Alabaster working toward ‘common compromise’ with train companies

Published 10:47 am Thursday, July 23, 2015

Alabaster leaders are working with the CSX and Norfolk Southern railroad companies to address blocked crossings. (File)

Alabaster leaders are working with the CSX and Norfolk Southern railroad companies to address blocked crossings. (File)

By NEAL WAGNER / Managing Editor

ALABASTER – City leaders said they are planning to meet with representatives from the Norfolk Southern and CSX railroad companies in the coming weeks in an effort to cut down on the number of trains blocking crossings in the city for extended periods of time.

During a July 23 work session, City Council members expressed concerns about trains blocking crossings in the city, and said they may turn to state legislators in an effort to pass statewide regulations on train crossings.

“It doesn’t seem like a day goes by that social media doesn’t blow up with people complaining about trains,” Council President Scott Brakefield said. “We’ve got to get help from (state Reps.) April (Weaver), Mike (Hill), Matt (Fridy) and (state Sen.) Cam (Ward).”

Alabaster City Manager George Henry said he would like to see Alabama follow other states, such as Mississippi, in passing stricter statewide regulations on railroad companies.

Mississippi law currently outlines regulations, such as the amount of time a train can block a crossing before the train must uncouple to allow traffic through, Henry said.

However, because trains primarily fall under federal guidelines, Alabaster took to its Facebook page on July 21 to encourage its residents to contact the Federal Railroad Administration at in the event of a blocked crossing.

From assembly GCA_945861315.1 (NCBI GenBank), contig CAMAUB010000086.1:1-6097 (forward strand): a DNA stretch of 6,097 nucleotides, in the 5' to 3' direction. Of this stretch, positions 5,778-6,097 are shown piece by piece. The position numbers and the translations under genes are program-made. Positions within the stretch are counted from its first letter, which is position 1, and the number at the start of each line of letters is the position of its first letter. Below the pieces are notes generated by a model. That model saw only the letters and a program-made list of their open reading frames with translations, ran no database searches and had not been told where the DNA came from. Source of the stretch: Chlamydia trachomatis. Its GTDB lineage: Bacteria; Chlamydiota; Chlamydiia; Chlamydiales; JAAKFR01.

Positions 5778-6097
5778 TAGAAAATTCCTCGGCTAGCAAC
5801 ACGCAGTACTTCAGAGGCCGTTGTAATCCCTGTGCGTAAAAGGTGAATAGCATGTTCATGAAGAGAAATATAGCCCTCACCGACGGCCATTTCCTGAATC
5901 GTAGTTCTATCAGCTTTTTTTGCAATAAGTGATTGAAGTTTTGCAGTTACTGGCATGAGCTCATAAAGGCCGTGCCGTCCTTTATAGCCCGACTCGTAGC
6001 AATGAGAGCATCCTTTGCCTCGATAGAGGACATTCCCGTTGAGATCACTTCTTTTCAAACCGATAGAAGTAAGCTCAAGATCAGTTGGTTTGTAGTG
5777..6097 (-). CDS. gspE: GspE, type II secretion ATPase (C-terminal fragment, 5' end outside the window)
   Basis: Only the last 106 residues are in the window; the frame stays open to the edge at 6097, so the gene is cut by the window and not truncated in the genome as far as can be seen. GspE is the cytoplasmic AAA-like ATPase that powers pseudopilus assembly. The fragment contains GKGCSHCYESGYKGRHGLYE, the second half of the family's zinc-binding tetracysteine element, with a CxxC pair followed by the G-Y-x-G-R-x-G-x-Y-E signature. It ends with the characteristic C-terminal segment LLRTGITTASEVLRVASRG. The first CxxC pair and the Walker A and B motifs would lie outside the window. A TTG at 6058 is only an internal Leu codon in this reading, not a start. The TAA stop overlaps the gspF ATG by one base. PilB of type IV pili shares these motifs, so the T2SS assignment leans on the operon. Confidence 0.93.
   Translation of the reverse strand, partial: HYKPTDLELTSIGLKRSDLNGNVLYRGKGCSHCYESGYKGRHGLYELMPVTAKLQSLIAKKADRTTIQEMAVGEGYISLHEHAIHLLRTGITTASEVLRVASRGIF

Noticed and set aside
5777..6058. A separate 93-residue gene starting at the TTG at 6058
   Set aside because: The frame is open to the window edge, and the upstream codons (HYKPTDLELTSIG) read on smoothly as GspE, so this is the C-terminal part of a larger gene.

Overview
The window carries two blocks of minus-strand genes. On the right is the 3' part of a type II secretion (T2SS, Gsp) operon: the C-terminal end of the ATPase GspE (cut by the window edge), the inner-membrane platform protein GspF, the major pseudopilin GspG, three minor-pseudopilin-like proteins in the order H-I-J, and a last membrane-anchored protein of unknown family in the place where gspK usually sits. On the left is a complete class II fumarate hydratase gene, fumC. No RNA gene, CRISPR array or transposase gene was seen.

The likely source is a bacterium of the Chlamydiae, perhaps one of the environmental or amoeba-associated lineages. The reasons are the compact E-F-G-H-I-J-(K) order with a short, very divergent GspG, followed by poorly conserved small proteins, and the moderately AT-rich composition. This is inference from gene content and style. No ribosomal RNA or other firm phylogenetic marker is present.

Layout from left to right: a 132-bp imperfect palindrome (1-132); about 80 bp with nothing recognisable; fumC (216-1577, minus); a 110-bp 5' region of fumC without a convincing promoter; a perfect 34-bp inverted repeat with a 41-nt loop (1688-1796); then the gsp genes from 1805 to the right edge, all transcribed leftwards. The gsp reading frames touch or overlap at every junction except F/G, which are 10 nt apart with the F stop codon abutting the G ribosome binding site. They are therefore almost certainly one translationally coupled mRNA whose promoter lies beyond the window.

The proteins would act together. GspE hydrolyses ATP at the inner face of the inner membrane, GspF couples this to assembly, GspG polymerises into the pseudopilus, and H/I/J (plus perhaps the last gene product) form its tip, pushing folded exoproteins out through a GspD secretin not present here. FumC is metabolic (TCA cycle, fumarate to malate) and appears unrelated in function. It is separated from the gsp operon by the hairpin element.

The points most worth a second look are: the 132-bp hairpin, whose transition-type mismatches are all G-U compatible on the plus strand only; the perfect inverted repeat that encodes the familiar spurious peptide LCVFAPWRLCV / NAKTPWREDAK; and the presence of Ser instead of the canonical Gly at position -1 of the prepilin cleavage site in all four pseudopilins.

“Unfortunately neither railroad falls under municipal jurisdiction so we cannot simply ticket or, as some suggest, park a fire truck over the tracks,” read the Facebook post. “The city is committed to doing what it takes to create a balanced answer to this problem.”

Henry said trains traveling through the city have gotten longer as the economy has improved over the past few years, and said the city does not have enough space for some trains to park.

“We’ve got places to stop if you’re 1.1 miles or less. But any longer than that, if you’re stopping, you’re blocking,” Henry said, noting the Alabaster police and fire departments regularly post updates on blocked crossings on their Facebook pages. “They are running trains that are extremely long.”

Henry praised the CSX regional government relations representative for working to address the city’s concerns, and said Alabaster leaders are planning to meet with representatives from both CSX and Norfolk Southern in the coming weeks.

“We’ve just got to find a common compromise,” Henry said. “They’ve got to run, but so do firefighters and ambulances.”

As of July 23, a call to a CSX media spokesperson had not been returned.